The wheat price rally has run its course, Australia &
New Zealand Bank said, with the weak price of corn to prevent values posting
further gains on the "myriad" of supply concerns, in countries from Brazil to
While wheat prices "look to have bottomed out" for 2013-14
in the August dip, when the spot contract hit a 14-month low of $6.23 a bushel
in Chicago, that does not mean that values will extend the rally which has
taken the benchmark December lot to $7.06 a bushel, as of Thursday, ANZ said.
Prices will be held back by the sluggish corn market, whose
discount to wheat stood at $2.62 a bushel in early deals – contrasting with
the, atypical, premium which corn had for much of last year, thanks to a
drought-hit US harvest.
While wheat has in fact often held larger premiums on a
December futures basis - of $3.50 a bushel early in 2011 and nearly $4 a bushel
last year, before the extent of the US drought became clear – the current gap
looks high enough to limit further headway.
'Premium high enough'
"We view the price premium wheat has built over corn as high
enough in limiting milling wheat sales into the animal feed sector," Paul
Deane, ANZ senior ag economist, said.
"With wheat prices looking fully valued to corn, and corn
prices unlikely to rally in the current quarter, further upside for wheat looks
limited near term."
"Sideways price action" in corn was likely to "cap further
gains in the current quarter" in wheat prices, Mr Deane added, although he forecast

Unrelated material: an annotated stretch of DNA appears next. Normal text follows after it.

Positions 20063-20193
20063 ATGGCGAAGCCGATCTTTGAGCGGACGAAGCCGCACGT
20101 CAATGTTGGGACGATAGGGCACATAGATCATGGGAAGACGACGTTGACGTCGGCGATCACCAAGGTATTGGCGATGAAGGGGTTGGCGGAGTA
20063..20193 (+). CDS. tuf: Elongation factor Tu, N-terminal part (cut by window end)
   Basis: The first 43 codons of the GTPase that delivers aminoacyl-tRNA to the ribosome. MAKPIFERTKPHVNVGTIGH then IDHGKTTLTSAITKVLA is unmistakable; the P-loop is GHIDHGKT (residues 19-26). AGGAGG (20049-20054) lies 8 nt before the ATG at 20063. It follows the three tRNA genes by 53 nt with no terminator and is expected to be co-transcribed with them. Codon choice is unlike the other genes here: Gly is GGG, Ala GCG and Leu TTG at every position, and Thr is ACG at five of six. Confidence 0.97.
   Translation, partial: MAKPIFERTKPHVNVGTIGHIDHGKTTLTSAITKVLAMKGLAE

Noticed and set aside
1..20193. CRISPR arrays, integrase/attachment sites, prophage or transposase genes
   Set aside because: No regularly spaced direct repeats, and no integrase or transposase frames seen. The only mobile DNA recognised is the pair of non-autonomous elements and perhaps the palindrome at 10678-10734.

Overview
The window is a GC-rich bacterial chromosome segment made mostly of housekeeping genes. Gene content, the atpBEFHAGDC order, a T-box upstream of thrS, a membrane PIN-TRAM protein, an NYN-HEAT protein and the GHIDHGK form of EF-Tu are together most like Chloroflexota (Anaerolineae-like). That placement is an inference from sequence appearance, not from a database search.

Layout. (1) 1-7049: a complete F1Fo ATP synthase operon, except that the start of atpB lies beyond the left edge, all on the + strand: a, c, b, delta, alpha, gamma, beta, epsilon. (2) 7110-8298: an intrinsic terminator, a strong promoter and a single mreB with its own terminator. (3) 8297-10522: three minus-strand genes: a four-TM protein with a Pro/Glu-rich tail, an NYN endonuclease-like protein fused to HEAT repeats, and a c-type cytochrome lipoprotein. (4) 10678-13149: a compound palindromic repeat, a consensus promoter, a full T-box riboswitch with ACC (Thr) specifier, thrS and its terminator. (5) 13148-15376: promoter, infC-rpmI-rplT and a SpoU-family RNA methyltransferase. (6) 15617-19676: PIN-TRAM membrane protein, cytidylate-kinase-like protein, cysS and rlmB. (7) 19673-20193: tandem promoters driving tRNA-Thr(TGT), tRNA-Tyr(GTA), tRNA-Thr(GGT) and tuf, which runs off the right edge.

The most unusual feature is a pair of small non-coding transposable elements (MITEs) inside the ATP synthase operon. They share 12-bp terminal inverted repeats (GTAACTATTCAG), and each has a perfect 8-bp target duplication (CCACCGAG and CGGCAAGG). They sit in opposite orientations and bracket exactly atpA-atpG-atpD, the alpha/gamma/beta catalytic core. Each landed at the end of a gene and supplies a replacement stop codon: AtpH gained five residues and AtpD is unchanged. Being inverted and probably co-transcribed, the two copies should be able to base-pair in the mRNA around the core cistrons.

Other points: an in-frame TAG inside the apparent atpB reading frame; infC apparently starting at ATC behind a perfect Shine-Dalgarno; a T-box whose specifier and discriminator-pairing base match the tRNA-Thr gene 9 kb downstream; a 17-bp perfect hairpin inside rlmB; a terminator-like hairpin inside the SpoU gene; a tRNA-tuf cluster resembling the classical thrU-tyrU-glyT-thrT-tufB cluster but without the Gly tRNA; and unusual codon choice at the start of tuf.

that wheat values would stay above $6.50 a bushel until mid-2014.
The forecast took account of the range of threats to wheat
supplies, of which Mr Deane viewed those in Brazil, where rain and frost has
hurt crops, in Russia, where excessive rains have slowed autumn plantings, and
drought in China as the most supportive to values.
In China, "the degree of dryness leading into the autumn
planting of winter wheat in the Yellow River production region has only been
surpassed twice in the last 30 years," threatening some sowings, Mr Deane said.
The comments came as the official Xinhua news agency said
that drought in Henan province, in central China, was affecting 1.24m hectares
Henan, which is responsible for some 10% of domestic grain
output, has suffered a 50-60% drop in rainfall since the start of September,
leaving half its cities and counties hit by severe drought, the agency said.
'Poor yields and
ANZ made no reference to the Australian wheat crop, which is
also under scrutiny amid a wide gap, of 23.6m-25.7m tonnes, in analysts'
Cargill's Australian grain handling business, AWB, said: "With
harvest well underway Southern Queensland and Northern New South Wales farmers
are dealing with poor yields and higher protein.
"However the majority of Australia's wheat belt looks